One of the most important inventions of Nikola Tesla was was the electrical transmitter. Shortly after leaving his Colorado research facility and returning to New York, Tesla began construction of an gigantic version of this invention, to be known as The Wardenclyffe Tower. Constructed between 1900-1905, the tower stood 187 ft into the air, with a 68 ft metal dome The purpose of the tower was to transmit wireless messages across the Atlantic. Tesla believed this to be a simple procedure, and later confirmed through experimentation, that the Earth conducts electricity naturally, much like a metal ball. Tesla hypothesized that Earth could be charged from a single location and energy could be safely extracted from any other point on the globe's surface. The Earth could be pumped with electricity and anyone on its surface could remove it by simply placing a wire into the ground. This energy could be withdrawn in unlimited amounts for unlimited uses, free for all the world's people! Financier J.P. Morgan footed the bill until he realized the main purpose of the project was to provide free energy to the entire globe. The Wardenclyffe Tower was never completed. Morgan refused Tesla the funds necessary to complete construction, and finding alternate financing proved impossible. The Tower at Wardenclyffe was later dismantled under F.B.I. supervision. See the Tesla Wardenclyffe Project
The successful demonstrations of the effect he was harnessing was done several times. The most noteworthy was his almost total destruction of the Colorado power station. He began bouncing power waves through the Earth, where they echoed and were continually reinforced until the energy rebounding through the Planet was quite substantial. Substantial enough to accidently fry the Turbines in the Colorado Department of Energy. The reason given that the tower was never allowed to go into production is that the power generated could not be run through a meter for billing. As supremely sucessful as all Teslas's projects were, when he said this could power the world, it is not illogical to give him credence.
quote: The Earth could be pumped with electricity and anyone on its surface could remove it by simply placing a wire into the ground.
PUMPED ie energy would have to be put in. It would be free in that the reciever could not be metered for their usage, not in that it would be perpetual motion.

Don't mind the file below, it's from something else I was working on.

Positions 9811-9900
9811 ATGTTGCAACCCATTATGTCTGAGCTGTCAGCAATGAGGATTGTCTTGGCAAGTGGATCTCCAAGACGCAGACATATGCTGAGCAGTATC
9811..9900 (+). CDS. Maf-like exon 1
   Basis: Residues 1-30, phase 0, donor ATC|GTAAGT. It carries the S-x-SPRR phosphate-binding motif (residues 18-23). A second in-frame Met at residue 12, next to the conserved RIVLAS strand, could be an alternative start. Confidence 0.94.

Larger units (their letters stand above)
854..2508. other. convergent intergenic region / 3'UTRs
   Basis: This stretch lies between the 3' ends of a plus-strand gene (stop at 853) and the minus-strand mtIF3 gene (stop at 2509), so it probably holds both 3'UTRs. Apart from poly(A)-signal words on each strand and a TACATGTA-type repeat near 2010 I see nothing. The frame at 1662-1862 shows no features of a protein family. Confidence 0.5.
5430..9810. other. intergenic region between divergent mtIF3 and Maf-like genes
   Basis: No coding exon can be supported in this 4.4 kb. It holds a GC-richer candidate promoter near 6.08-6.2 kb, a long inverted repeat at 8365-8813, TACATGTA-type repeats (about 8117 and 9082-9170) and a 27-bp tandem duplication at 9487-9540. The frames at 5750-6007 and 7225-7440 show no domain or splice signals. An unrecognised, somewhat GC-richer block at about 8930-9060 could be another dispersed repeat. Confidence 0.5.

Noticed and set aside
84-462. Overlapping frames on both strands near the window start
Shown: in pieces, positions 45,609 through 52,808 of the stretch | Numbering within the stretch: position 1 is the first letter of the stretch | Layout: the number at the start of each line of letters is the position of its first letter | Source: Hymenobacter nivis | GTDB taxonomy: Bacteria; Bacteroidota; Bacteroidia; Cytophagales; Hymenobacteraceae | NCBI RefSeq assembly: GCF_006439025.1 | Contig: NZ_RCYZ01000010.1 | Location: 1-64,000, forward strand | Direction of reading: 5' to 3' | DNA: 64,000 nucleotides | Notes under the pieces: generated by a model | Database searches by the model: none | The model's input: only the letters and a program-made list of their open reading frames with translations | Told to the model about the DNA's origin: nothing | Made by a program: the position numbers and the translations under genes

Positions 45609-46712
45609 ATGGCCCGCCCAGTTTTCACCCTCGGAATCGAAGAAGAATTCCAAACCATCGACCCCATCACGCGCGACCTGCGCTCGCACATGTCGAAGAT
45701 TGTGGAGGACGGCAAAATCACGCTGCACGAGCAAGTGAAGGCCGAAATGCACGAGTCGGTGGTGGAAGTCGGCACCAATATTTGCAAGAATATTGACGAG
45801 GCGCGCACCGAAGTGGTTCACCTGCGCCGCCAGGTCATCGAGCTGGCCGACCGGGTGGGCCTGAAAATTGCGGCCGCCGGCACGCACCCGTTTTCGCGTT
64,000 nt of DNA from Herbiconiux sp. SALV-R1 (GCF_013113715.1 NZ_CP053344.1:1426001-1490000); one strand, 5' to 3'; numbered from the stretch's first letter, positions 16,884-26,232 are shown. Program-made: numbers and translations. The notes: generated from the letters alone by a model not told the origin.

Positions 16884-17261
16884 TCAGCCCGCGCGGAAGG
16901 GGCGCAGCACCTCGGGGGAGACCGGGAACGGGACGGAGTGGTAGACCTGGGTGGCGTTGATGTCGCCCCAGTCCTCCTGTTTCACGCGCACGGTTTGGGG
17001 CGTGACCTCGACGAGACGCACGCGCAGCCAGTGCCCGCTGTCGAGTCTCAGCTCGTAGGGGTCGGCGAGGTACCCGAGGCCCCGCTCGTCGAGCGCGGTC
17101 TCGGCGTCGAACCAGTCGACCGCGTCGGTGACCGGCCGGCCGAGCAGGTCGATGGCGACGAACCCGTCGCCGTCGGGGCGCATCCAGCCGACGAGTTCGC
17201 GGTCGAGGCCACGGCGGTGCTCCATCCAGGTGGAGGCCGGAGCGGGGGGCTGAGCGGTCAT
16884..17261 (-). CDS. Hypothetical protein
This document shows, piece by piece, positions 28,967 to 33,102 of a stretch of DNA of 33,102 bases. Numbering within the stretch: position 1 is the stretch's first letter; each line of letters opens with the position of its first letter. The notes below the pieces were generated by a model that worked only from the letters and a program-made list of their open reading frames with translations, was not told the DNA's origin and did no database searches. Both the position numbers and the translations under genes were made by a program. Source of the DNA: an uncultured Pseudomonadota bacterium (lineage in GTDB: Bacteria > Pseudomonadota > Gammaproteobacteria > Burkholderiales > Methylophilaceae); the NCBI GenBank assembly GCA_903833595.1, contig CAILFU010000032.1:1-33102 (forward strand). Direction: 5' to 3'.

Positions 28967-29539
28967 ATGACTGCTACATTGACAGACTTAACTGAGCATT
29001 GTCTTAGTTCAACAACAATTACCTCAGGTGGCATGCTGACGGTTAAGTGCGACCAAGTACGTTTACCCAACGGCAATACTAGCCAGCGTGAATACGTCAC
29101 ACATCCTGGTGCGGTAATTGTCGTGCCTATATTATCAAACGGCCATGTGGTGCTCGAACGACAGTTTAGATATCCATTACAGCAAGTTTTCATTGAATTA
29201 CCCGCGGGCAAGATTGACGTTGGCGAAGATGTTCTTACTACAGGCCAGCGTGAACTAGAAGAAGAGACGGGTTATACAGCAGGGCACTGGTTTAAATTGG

As to the distance the power could be transmitted, most Tesla enthusiasts are under the mistaken impression that he trasmitted power 26 miles, this article suggests the source of the rumor. http://www.tfcbooks.com/articles/tac3.htm
Upon his death, his documents were gone through to check for national defense relevant materials (not surprising given his designs relating many war relevant devices.)
However, the tower was disassembled to pay creditors, not via a sinister government plot.
His funds ran out when his westinghouse patents expired. He had negotiated a bad deal with them.
As I said, while he was a brilliant man, however a great deal of legend, rumor and exageration surround some of his accomplishments and history.
I'm always confused about people who think we can get energy for nothing from the earth. We can't. The earth is an open system.. and the primary transition of energy is FROM the earth OUT of the system. Until you can find a way to add energy, you won't be able to pump energy for free from the earth. you CAN use it as a conductor... but that just means you're moving energy around, energy which then gets burned, and part of it lost to entropy. You'd need a continous pump of energy into the system in order for it to work over a long period of time.
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quote:no idea what the theoretical limits for fly wheel is though
I think the theoretical limit is directly related to the tensile strength of the flywheel material. For maximum efficiency, the flywheel mass should (theoretically) be all structural mass at the rim (max moment of inertia).
With that design goal in mind the energy density of the flywheel would be a property of the material and is almost independent of size. An interesting consequence is that answering Raviv’s first question on material strength also provides an answer for the second question on energy density for flywheels applications because:
Energy Density (Joule/Kg) = Tensile Strength (Pa)
Current materials (Graphite fibers and PBO zylon) with a tensile strength of 5 GPa will not compete well with hydrocarbons (20 Wh/cm^3 = 72 Gpa). But if we could get carbon fibers or nanotubes that get close to the theoretical in-plane strengths for single crystal graphite (assuming 96 GPa was not an error or typo - I still don’t trust that number or for that matter my own tendency to lose factors of 1000 every once in a while) it could get very interesting.
It should get pretty interesting even sooner because the conversion efficiency for flywheels is much better than for gasoline engines, especially if the efficiency of fuel synthesis needs to be taken into account.
[This message has been edited by seagull (edited November 12, 2002).]
LetterRip: close - but not quite on. The concept Tesla was pushing was not that energy had to be created and then dumped into a reservoir of echoing energy to be used. It was more along the functions he demonstrated using Alternating current. Edison's version of DC power consisted of a major power station every two or three miles with rural areas never getting power. Tesla proved that was only one way to transmit energy. Tesla's historic approach using AC was incomprehensible to the scientists and inventors, like Edison, who couldn't appreciate the method until it was demonstrated. Along the same lines concerning his Wydenclyffe project, Tesla wrote that it was the Earth's own electrical potential that was to be exploited - not energy that he pumped into it. The pumping process was only an adjunct, more of a focussing of energy which proved his hypothesis rather than the actual process to be used to supply energy. Please notice LR, that Tesla repeatedly referred to "Free Energy." See Tesla's own writings on the project, and his estimates of how little effort was required to "girdle the globe."